26 pure Lincoln two-tooth Rams, bred by Major Jackson, Auckland
26 pure Lincoln Rams, six-tooth bred by Joseph May, Esq., Auckland

233 two and four-tooth Rams, bred by Sir Donald McLean, got by J. Currie’s Victoria Rams
40 Merino Rams, bred by the Hon. R. Stokes, got by Larmouth Rams
70 Merino Rams (Mr Saxby), bred by Mr Gollan and Messrs Stokes

2400 Merino Ewes, full-mouth, sound
1000 Merino Ewes, mixed ages
2000 Merino Wedders, 8 tooth
500  Merino Wedders, 6 and 8-tooth
800 Cross-bred Ewes, mixed ages
700 Cross-bred Ewes, 8-tooth
800 cross-bred Ewes, mixed ages
600 cross-bred Ewes, culls
1200 cross-bred Ewes, culls
400 cross-bred Ewes, culls
300 cross-bred Ewes, with lambs

MR. EVAN’S Draught Stallion “LORD NELSON,” by “Sir Colin Campbell,” dam “Blossom,” etc.
Liberal terms.
For further particulars apply to

COMFORTABLE DWELLING-HOUSE.  The undersigned is desirous of selling his present Dwelling-house, 7 rooms and bathroom, washhouse and stables, in Cameron-road, with half an acre land, or will sell separately house and quarter acre, and an excellent building site, on quarter acre fronting South Cameron-road. Entry about 1st July. Easy terms will be given.

MR. GRANT, the purchaser of the Pakowhai Estate, has instructed the undersigned to Lease for a term the very substantial and commodious Dwelling-House, lately occupied by Mr. McHardy, with the well-stocked Garden, Orchard, Shrubbery, and a small paddock adjoining; with part of the offices, a Coach House, Stable, &c. This is situated within easy drive from Town or the Farndon Railway station. To a good tenant the rent will be very moderate.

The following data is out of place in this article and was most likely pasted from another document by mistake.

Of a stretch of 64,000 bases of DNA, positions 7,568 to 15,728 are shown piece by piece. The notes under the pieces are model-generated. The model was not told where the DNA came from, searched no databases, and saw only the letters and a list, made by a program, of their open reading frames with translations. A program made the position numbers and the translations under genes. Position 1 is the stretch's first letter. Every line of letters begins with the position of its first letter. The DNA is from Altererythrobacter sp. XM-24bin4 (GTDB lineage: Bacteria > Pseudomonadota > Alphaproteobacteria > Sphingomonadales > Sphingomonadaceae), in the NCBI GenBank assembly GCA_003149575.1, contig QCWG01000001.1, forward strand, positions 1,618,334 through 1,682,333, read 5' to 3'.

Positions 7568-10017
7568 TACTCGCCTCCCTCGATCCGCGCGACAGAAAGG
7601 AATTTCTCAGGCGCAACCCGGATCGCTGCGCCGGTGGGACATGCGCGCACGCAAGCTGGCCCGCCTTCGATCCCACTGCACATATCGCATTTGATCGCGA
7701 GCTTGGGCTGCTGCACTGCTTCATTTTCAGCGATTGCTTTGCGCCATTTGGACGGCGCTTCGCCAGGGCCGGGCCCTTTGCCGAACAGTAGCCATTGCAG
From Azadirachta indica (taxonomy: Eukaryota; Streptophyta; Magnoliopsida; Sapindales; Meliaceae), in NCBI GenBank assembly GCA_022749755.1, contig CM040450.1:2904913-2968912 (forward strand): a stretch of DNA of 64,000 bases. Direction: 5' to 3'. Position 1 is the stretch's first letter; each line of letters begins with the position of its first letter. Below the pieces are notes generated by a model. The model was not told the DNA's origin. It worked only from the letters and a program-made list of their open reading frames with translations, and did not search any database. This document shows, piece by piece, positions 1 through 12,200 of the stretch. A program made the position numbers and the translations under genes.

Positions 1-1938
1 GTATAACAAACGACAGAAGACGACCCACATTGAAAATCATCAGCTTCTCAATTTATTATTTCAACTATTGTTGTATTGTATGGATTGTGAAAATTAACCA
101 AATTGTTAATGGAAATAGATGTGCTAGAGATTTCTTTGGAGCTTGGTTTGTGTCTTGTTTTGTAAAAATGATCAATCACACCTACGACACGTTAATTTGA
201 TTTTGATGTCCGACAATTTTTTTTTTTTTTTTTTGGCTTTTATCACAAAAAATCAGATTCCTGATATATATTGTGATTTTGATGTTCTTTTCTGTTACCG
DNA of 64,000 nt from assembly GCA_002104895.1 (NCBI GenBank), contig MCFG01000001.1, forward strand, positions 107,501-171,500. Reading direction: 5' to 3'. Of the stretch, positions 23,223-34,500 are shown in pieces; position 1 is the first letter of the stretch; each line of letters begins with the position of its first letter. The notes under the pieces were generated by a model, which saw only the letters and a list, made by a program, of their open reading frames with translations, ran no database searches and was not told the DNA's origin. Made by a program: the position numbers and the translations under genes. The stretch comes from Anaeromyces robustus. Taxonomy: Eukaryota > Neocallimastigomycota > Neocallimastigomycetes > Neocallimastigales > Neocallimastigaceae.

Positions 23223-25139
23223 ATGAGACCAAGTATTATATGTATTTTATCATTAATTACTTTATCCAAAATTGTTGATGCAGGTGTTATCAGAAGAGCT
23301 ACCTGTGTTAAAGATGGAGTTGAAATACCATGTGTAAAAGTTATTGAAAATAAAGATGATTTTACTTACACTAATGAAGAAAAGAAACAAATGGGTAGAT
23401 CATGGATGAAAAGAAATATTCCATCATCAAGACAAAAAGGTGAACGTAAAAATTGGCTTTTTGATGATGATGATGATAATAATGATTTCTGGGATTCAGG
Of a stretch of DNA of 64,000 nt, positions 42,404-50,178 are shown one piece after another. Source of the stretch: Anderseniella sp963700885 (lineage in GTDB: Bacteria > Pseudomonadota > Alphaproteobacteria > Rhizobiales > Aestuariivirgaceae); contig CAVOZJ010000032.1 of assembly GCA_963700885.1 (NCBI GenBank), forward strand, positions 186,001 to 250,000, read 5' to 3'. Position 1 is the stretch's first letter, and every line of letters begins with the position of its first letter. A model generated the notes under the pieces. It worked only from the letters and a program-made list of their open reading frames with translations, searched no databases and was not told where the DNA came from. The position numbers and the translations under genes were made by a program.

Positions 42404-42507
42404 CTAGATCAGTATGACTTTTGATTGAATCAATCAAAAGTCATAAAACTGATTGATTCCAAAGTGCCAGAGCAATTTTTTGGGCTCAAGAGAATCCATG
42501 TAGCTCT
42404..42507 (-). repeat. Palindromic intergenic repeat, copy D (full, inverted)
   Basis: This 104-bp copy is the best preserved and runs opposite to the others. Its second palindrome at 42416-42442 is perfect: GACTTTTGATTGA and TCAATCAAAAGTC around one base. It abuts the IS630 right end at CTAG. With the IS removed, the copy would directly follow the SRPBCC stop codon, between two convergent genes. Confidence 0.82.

THE undersigned suitable sections FOR SALE on Liberal Terms: –
A.   R.   A.
No. 129. – 40 3   No. 132. – 111
No. 130. – 40 0   No. 133. – 104
No. 131. – 46 2   No. 134. – 104
No. 135. – 133   No. 153. – 80
No. 154. – 105   No. 199. – 73

of various extent, and
Stocked and Unstocked, in the Provinces of Auckland, Hawke’s Bay, Wellington, Canterbury, and Otago.
For particulars, apply at the office, Browning-street, Napier.

All First-class Flocks.

STORE SHEEP. – Various Lots of Store Merinos Ewes and Wedders for Sale.

DESIGNS prepared from rough sketches. Plans colored or etched in first style
Architect and Building Surveyor,

Are instructed by J. W. Witty, Esq., (who purposes residing on his property at Wairoa) to sell by Public Auction on the Premises.